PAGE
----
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Financial Planning
May 2024

Spring Cleaning for your Budget

By Allison Barrientos, CFP®, CPA

Every year when April rolls around with its longer days, hints of future summer warmth, and freshly blooming flowers I feel the urge to refresh and renew. Spring cleaning often elicits thoughts of mopping, dusting and addressing all of the things that we’ve been shoving into that one closet throughout the year. This season, I challenge you to spend a few hours cleaning your budget, too.

Money is a tool to facilitate a life well lived, to provide flexibility and opportunity, as well as security. We should be thoughtful about our spending, but much like our homes, it’s easy for clutter to build up. When we’re already caught up in the fast pace of daily life, it is easy to lose sight of where it is all going.

Before arming yourself with a broom and trash bags, sit down at your computer and let’s look through our spending habits. Open multiple tabs in your web browser, log into each of your financial accounts, and review your transactions over the last 12 months.

Clean out unused subscription services

Subscription services are the cobwebs of financial world. There is a reason companies offer free 30-day subscriptions. We all sign up for them, promise ourselves we’ll remember to cancel them before the 30 days is up, and then we never do. If we don’t keep a vigilant eye on our expenditures, it’s easy to miss. It’s a wonderful tool for companies, but bad for our wallets. Review the last 30 days of transactions on all of your accounts and my guess is there is at least one, if not multiple, subscriptions that are no longer in use and can be cancelled immediately.

Search for hidden fees and rising costs

Keep an eye out for increased fees and one-time charges. Credit card annual fees, service activation fees, overdraft fees or low balance fees are all common costs that seem minimal but can add up over time. Perhaps a promotional rate on your internet service expired and suddenly that monthly bill jumps. You might even be paying for a service you didn’t know you had. It is time to investigate.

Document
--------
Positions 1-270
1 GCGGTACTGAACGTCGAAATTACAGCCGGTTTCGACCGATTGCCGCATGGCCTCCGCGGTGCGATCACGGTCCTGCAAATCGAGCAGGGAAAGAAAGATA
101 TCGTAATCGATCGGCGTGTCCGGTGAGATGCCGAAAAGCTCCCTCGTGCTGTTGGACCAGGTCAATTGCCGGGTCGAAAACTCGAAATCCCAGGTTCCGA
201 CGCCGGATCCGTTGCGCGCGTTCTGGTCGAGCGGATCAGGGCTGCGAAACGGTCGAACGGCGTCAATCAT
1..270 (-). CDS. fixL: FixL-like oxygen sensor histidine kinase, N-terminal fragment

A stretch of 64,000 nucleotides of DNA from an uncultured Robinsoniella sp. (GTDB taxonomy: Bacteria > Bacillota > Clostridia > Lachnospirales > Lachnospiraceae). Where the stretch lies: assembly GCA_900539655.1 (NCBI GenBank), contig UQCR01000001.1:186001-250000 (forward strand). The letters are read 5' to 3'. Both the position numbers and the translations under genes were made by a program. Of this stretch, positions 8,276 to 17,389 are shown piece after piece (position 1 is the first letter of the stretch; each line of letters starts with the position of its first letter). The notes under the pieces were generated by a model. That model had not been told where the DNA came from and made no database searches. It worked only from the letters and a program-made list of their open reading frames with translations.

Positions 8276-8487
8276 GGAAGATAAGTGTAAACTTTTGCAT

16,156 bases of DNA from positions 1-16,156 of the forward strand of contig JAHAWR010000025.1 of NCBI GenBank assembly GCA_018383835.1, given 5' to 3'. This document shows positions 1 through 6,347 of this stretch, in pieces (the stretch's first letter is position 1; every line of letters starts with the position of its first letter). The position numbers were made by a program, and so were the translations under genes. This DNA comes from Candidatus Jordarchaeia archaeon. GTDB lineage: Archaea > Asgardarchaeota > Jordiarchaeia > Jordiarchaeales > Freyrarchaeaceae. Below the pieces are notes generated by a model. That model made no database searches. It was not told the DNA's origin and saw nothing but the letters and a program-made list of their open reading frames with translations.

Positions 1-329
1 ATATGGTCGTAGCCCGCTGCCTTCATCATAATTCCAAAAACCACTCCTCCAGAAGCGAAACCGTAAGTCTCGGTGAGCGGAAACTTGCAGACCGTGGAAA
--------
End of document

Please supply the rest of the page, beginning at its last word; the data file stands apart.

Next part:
Companies spend more money acquiring a new customer than retaining an old one, and we can use this to our advantage. Simply asking, “can you please remove this annual charge from my statement?” is surprisingly effective. Companies often empower employees to do small bill adjustments to keep customers happy. Play your cards right and a 30-minute call might save you over $100.

Set up or review your automatic savings

After working through your budget to free up some monthly income, don’t just let it sit there! Increase monthly contributions to your retirement account by that $14.99/month service you decided to disconnect. Put an extra $100 into your savings after having your credit card fee waived for the year and build the habit of prioritizing your future financial health.

Just as a clean house creates a space for physical peace, a clean budget creates a space for mental peace. And while the task of cleaning it may seem daunting, our future selves (and bank balances) will thank us.

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